EU484 Half Unit
Europe's Role in Global Migration Governance
This information is for the 2021/22 session.
Dr Natascha Zaun CBG 6.08 and Miss Matilde Rosina CBG.7.04
This course is available on the MSc in Culture and Conflict in a Global Europe, MSc in Culture and Conflict in a Global Europe (LSE & Sciences Po), MSc in European and International Public Policy, MSc in European and International Public Policy (LSE and Bocconi), MSc in European and International Public Policy (LSE and Sciences Po), MSc in International Migration and Public Policy, MSc in International Migration and Public Policy (LSE and Sciences Po), MSc in Political Economy of Europe, MSc in Political Economy of Europe (LSE and Sciences Po) and MSc in The Global Political Economy of China and Europe (LSE and Fudan). This course is available with permission as an outside option to students on other programmes where regulations permit.
This course provides an overview of Europe’s role in global migration governance. The course will address different aspects in this regard, including the externalisation of EU and European Member States’ migration policies, bilateral and multilateral agreements with third countries, cross-references between regional bodies of integration as well as regional/international courts and Europe’s cooperation with international organisations such as the International Organization for Migration (IOM) and the United Nations High Commissioner for Refugees (UNHCR). Students will be equipped with a variety of theories to analytically assess these areas of European activity, including theoretical frameworks such as venue-shopping, diffusion and securitisation.
This course is delivered through a combination of lectures and seminars totalling a minimum of 25 hours across Michaelmas Term. The teaching will be delivered this year through a combination of online and on-campus formats (or if required, online only). This course includes a reading week in Week 6 of Michaelmas Term, and a review session will be held at the start of the Summer Term to prepare for the online assessment.”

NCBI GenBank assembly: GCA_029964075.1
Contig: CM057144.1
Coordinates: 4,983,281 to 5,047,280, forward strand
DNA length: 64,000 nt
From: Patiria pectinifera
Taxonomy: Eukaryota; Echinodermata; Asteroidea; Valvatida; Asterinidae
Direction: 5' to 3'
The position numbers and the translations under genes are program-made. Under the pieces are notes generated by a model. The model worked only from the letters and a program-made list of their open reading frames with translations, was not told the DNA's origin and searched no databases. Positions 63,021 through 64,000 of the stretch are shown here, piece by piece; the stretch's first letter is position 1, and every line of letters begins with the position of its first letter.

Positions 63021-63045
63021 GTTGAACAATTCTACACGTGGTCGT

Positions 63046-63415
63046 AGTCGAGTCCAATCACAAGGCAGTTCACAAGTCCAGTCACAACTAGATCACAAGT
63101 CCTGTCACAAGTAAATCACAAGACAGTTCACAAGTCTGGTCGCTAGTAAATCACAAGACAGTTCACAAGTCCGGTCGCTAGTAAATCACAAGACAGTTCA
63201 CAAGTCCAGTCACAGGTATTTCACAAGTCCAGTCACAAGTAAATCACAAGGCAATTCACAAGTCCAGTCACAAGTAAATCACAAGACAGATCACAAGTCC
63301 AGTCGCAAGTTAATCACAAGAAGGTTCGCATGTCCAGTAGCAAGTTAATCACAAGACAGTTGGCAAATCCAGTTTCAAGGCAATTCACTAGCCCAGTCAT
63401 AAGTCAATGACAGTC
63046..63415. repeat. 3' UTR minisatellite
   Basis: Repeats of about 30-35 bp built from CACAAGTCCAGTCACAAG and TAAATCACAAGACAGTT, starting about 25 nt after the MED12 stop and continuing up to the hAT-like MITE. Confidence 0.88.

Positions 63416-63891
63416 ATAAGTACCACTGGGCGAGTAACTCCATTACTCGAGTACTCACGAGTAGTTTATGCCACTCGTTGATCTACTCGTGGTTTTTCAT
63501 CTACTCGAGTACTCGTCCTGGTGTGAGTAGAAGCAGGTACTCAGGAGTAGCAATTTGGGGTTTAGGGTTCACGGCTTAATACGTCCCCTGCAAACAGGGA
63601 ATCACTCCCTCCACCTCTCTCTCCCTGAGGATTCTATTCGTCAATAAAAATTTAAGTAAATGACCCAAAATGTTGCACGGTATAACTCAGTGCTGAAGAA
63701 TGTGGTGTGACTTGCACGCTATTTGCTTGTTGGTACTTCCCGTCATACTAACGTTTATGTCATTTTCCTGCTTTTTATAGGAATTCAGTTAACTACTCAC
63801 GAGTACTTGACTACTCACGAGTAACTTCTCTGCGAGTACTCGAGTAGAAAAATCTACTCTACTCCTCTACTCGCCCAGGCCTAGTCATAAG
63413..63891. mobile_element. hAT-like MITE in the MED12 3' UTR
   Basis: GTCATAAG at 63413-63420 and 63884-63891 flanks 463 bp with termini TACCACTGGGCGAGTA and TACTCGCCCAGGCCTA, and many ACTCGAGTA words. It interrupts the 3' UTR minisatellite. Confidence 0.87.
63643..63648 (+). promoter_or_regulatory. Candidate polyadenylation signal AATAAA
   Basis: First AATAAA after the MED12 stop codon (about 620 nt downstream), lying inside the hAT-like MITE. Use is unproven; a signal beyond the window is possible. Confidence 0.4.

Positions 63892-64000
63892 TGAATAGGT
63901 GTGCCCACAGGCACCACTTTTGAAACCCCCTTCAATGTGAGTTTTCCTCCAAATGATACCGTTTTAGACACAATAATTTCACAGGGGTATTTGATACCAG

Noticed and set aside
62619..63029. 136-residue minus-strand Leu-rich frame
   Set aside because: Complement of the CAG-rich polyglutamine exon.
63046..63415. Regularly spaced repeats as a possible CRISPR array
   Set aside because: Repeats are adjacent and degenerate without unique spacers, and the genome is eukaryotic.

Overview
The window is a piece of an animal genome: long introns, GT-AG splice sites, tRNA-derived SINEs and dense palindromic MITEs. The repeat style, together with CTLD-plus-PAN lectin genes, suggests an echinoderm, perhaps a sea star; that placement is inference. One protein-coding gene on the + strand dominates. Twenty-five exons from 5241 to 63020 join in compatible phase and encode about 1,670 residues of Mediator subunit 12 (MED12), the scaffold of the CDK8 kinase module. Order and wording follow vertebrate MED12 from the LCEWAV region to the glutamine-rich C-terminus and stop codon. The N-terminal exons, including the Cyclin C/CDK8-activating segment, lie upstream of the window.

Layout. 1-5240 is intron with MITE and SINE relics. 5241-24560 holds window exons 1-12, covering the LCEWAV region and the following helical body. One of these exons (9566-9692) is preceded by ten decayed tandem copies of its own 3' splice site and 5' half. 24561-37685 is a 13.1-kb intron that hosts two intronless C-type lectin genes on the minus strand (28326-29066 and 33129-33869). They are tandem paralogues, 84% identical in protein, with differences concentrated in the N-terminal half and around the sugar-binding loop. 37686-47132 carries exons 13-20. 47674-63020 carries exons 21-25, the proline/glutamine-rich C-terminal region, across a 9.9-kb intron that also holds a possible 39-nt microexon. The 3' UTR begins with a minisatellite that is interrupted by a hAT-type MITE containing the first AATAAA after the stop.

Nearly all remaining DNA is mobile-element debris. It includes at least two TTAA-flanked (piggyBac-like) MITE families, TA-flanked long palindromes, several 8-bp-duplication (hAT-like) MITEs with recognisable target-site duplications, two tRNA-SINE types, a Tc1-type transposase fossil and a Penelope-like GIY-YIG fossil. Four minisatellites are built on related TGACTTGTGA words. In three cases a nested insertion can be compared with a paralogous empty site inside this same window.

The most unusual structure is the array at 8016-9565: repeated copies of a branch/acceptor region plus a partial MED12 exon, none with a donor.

Formative coursework consists in regular (i.e. weekly) participation in the Moodle debate and the submission of one mock exam (answering two out of eight questions) in the MT.
- Arcosta Arcazo, D. and Geddes, A. (2014): Transnational diffusion or different models? Regional approaches to migration governance in the European Union and MERCOSUR. European Journal of Migration and Law, 16: 1, pp. 19-44.
- Betts, A./Milner, J. (2006): The externalisation of EU asylum policy: the position of African states. Oxford: COMPAS Working Paper No. 36.
- Czaika, M. and Hobolth, M. (2016): Do restrictive asylum and visa policies increase irregular migration into Europe? European Union Politics, 17: 3, pp. 345-365.
- Gammeloft-Hansen (2011): The externalisation of European migration control and the reach of international refugee law. The Hague: Brill.
- Greenhill, Kelly M. (2010): Weapons of mass migration: forced displacement, coercion and foreign policy. Ithaca: Cornell University Press.
- Lavenex, S. (2015): Multilevelling EU external governance: the role of international organizations in the diffusion of EU migration policies. Journal of Ethnic and Migration Studies, 42: 4, pp. 554-570.
- Lavenex, S. and Uçarer, E. (2003): Migration and the externalities of European integration, Lanham et al.: Lexington Books.
- Mau et al. (2015): The Global Mobility Divide: How visa policies have evolved over time. Journal of Ethnic and Migration Studies, 41: 8, pp. 1192-1213.
- Thouez, C. and Channac, F. (2006): Shaping international migration policy: The role of the regional consultative process. West European Politics, 29: 2, pp. 370-87.
Online assessment (100%) in the ST.
The online assessment for this course will be administered via Moodle. Questions will be made available at a set date/time and students will be given a set period in the ST to complete the answers to questions and upload their responses back into Moodle.
Course selection videos
Some departments have produced short videos to introduce their courses. Please refer to the course selection videos index page for further information.
Important information in response to COVID-19
Please note that during 2021/22 academic year some variation to teaching and learning activities may be required to respond to changes in public health advice and/or to account for the differing needs of students in attendance on campus and those who might be studying online. For example, this may involve changes to the mode of teaching delivery and/or the format or weighting of assessments. Changes will only be made if required and students will be notified about any changes to teaching or assessment plans at the earliest opportunity.
Department: European Institute
Total students 2020/21: 44
Average class size 2020/21: 15
Controlled access 2020/21: Yes
Value: Half Unit
Personal development skills
- Team working
- Problem solving
- Application of information skills
- Application of numeracy skills
- Specialist skills